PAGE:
Whilst working from my kitchen table, with the Djanogly Gallery closed for the foreseeable future, I thought what better time to bring to light some of the art works in the University’s collection. Normally, these can be difficult for the general public to see because of where they’re displayed or because they are kept in store for their protection. Each week we’ll fetch one of those works ‘out of store’. – Neil Walker, Head of Visual Arts Programming
By Hetain Patel (b. 1980)
I guess if I were to categorise this work by Hetain Patel I’d have to refer to identity politics and to the tradition of Performance Art where the artist’s own body is used as material and subject. It’s also self-portraiture of sorts; this is a photograph of the artist, although it’s less a statement of ‘who I am’ than a question: ‘who am I?’
We bought this piece directly from Hetain not long after he finished his Fine Art degree at Trent University. Between 2005-7 he was the artist-in-residence at Lakeside culminating in his exhibition Sine Language at the Djanogly Gallery. During this time, influenced by the multi-disciplinary arts context in which he found himself, Hetain’s practice was encouraged down a path which led away from the making of art objects towards live performance devised in collaboration with other creative individuals. Sine Language resulted from his partnerships with Indian tabla player, Ansuman Biswas, and beatboxer, Jason Singh. He’s since gone on to work with dancers, choreographers, musicians and actors in the creation of multi-media art works at prestigious venues including Tate Modern, Royal Opera House and Sadler’s Wells.
But to return to his beginnings, this photograph belongs to a series called Sacred Bodies. In each image in this series Hetain documents his own body painted or decorated with pigments associated with Indian and Hindu culture. In this case it’s Mehndi (henna) used for the designs traditionally applied to the hands and feet of brides-to-be. In others, his body is coated or smeared with a bright red paste made from turmeric. Typically, the pigment is used for the Bindi, the coloured dot worn on the forehead.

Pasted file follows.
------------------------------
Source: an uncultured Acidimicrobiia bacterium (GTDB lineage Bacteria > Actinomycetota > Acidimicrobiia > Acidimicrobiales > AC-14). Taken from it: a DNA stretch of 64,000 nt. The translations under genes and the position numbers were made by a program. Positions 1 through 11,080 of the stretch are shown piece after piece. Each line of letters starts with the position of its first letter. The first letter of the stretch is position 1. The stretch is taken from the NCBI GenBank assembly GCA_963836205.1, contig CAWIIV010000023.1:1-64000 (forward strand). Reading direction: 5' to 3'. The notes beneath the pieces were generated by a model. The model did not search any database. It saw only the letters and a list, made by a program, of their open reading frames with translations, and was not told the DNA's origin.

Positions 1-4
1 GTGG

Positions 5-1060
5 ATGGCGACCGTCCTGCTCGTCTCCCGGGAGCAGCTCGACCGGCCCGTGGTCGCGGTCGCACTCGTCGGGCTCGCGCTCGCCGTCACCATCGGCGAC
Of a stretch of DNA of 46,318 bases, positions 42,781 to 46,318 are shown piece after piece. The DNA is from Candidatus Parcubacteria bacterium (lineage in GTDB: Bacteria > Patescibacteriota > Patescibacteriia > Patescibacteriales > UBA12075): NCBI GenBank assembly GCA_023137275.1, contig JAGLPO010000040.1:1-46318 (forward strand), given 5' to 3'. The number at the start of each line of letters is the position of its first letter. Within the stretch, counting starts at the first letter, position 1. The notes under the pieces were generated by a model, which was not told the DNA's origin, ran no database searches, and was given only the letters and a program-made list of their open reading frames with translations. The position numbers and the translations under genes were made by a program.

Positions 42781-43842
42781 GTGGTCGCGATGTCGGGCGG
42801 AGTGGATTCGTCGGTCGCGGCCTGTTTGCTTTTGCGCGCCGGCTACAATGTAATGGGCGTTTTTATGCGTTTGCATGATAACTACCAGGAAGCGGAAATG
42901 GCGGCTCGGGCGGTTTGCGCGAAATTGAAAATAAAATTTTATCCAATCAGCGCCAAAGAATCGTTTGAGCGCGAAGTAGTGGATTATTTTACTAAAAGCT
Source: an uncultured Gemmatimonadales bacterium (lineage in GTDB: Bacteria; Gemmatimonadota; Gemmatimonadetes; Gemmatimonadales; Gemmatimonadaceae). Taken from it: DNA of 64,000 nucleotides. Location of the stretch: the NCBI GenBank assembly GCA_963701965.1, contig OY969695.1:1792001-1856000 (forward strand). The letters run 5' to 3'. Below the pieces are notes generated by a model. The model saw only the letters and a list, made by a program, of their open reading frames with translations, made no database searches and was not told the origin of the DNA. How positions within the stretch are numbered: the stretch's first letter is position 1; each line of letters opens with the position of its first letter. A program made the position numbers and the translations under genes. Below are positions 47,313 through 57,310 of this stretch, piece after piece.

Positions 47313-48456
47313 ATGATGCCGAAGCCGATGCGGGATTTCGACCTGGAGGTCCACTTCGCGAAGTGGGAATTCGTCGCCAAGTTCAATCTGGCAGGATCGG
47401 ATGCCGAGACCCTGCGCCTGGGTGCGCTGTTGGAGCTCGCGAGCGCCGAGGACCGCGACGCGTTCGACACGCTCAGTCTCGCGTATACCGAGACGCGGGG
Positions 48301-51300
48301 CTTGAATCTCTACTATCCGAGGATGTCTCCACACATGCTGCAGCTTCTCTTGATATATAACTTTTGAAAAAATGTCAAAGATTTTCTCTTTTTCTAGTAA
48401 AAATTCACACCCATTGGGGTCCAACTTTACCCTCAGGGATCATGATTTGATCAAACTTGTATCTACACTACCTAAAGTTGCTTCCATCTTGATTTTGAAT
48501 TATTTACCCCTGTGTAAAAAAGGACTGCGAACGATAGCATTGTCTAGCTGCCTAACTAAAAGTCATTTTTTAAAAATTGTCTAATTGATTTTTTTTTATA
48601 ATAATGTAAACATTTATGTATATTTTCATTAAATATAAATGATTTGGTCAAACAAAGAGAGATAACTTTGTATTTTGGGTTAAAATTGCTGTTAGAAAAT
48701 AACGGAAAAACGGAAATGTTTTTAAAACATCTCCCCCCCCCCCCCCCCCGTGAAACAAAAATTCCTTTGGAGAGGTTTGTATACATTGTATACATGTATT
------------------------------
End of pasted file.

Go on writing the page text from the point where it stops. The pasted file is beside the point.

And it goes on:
Hetain has spoken of these works in terms of an investigation into his own dual heritage and identity as a British Indian and the feelings of displacement or ‘otherness’ that this can sometimes engender, a feeling of not quite belonging wholly in one camp or the other.
Using his skin as a canvas is an action charged with possible meaning since it’s the skin that is so often read as a sign of our ethnic and cultural origin.
Applied to the male torso, the Mehndi resembles a tattoo, a traditional mark of tribal allegiance, although, for me, the artist’s posture here feels more passive – perhaps more feminised – than aggressive. His work as a whole tends to be personal and domestic rather than overtly political but in one photograph his body bears a swastika (originally a Hindu symbol for good luck) reminding us of the worse kind of tribalism and the fact that tattoos have been used to mark and alienate particular religious or cultural groups.
Much of what Hetain has gone on to produce has drawn on Hollywood films and his childhood heroes – a mine of global cultural references – in his exploration of identity and our ability to connect with each other. Humour plays a big part and if he hadn’t become an artist I’m sure there was a career waiting for him as a stand-up comic. Fortunately, there’s quite a bit of his work on YouTube to see and I’d recommend you take a look at his short podcasts on How to Make a Proper Cup of Tea and What People Really Think.
If you’d like to find out more about his work you can also visit his website hetainpatel.com